Bletchley Park is open daily. You can book your ticket online or purchase a ticket when you arrive.
Bletchley Park is open daily with lots to see and do. Find all the information you need to plan a visit, from how to get here to the facilities we have on site and our accessibility information.
Your support is more crucial than ever and, if you feel able to donate, we would be so grateful for your contribution. Your support will help enable us to safeguard the site and Trust.
Discover how Bletchley Park was vital to Allied victory in WW2. A place of exceptional historical importance, Bletchley Park is also the birthplace of modern computing and has helped shape life as we know it today.
Families can expect an exciting, fun-filled full day out, exploring the collections with hands-on displays and interactives. With plenty of outdoor space and so many different areas around the park to explore, go on an adventure and uncover some surprising stories!
There is something for everyone to see & do, read on to find out more and plan your visit today.
We have a range of permanent and temporary exhibitions for you to enjoy, housed in our historic buildings, they piece togeher the stories of Bletchley Park.
We have a range of events to enjoy at Bletchley Park throughout the year.
We have a delicious range of food and drink options for you to enjoy. Our Café in Hut 4 and Coffee shop in Block C are open daily.
Discover more about what you can find at Bletchley Park
Explore Bletchley Park’s stories, find out more about the history of the site, the people who worked here.
Join as a Friend or find out other ways you can support the work of Bletchley Park Trust
As a Friend, you can enjoy free unlimited year-round access to our heritage site and museum, plus a range of other benefits including exclusive events, previews and discounts.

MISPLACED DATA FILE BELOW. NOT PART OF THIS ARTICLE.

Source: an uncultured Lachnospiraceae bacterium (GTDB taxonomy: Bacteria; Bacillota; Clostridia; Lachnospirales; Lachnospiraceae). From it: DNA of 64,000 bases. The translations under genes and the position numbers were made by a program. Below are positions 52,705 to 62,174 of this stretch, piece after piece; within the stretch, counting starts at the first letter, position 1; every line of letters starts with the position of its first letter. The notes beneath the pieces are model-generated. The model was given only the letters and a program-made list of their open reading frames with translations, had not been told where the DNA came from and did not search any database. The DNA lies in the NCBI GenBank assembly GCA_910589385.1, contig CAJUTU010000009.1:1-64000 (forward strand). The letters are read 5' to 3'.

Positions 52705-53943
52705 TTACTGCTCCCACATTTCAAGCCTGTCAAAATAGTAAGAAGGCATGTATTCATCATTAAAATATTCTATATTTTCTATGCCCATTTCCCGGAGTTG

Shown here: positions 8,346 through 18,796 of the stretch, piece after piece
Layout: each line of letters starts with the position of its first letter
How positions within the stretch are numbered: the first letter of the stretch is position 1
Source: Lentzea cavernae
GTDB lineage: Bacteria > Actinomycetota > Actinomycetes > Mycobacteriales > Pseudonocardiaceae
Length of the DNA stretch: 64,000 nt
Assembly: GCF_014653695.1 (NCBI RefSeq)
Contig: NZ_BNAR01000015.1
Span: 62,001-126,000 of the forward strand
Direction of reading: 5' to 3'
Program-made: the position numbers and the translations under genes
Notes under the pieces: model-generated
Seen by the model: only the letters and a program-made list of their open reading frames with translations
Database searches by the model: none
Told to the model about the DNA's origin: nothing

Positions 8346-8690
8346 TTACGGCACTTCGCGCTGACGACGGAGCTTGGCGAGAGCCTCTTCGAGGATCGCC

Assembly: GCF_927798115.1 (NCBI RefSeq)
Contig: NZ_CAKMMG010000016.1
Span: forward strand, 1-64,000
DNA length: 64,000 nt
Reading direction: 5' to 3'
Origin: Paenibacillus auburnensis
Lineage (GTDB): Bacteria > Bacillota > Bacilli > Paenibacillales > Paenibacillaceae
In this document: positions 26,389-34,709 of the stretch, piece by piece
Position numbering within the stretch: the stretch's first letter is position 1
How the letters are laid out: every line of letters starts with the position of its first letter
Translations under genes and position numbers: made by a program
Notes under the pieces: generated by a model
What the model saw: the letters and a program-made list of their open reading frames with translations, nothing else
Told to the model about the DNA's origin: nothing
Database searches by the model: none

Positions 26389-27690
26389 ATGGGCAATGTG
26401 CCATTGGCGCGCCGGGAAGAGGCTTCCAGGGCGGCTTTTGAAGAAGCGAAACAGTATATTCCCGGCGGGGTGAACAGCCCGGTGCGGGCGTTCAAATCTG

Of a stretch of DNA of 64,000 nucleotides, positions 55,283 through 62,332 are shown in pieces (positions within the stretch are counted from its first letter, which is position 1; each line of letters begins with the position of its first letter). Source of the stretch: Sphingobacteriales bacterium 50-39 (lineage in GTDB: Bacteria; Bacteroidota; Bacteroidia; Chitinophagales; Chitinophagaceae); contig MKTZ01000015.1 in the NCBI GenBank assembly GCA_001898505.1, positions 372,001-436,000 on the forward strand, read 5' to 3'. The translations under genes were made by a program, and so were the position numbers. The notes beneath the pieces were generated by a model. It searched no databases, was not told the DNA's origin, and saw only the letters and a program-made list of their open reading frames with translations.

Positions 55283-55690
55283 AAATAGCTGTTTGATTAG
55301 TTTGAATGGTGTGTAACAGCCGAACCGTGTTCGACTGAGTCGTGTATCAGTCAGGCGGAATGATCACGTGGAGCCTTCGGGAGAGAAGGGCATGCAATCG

Sponsor a brick in your name, in memory of a loved one or in the name of a Veteran to commemorate their wartime achievements.
Volunteers are vital to the running of Bletchley Park and an integral part in delivering an exceptional experience to thousands of our visitors each year. Come and join our team of valued volunteers where you’ll help make a real difference.
We offer award-winning learning sessions tailored to pupils of any age.
Start here to find out more information about Learning opportunities at Bletchley Park
Our very own bursary scheme, funded by kind donations from external organisations, charities and individuals, allows eligible schools to experience Bletchley Park’s Learning programme for free.
Book an onsite learning visit.
Essential information for your learning visit to Bletchley Park
Book a virtual learning session.
Book an outreach learning visit.
The Bletchley Park Roll of Honour lists all those believed to have worked in signals intelligence during World War Two, at Bletchley Park and other locations. Compiled from information in official sources, publications and provided by Veterans, friends and families.
The Bletchley Park Roll of Honour lists all those believed to have worked in signals intelligence during World War Two, at Bletchley Park and other locations.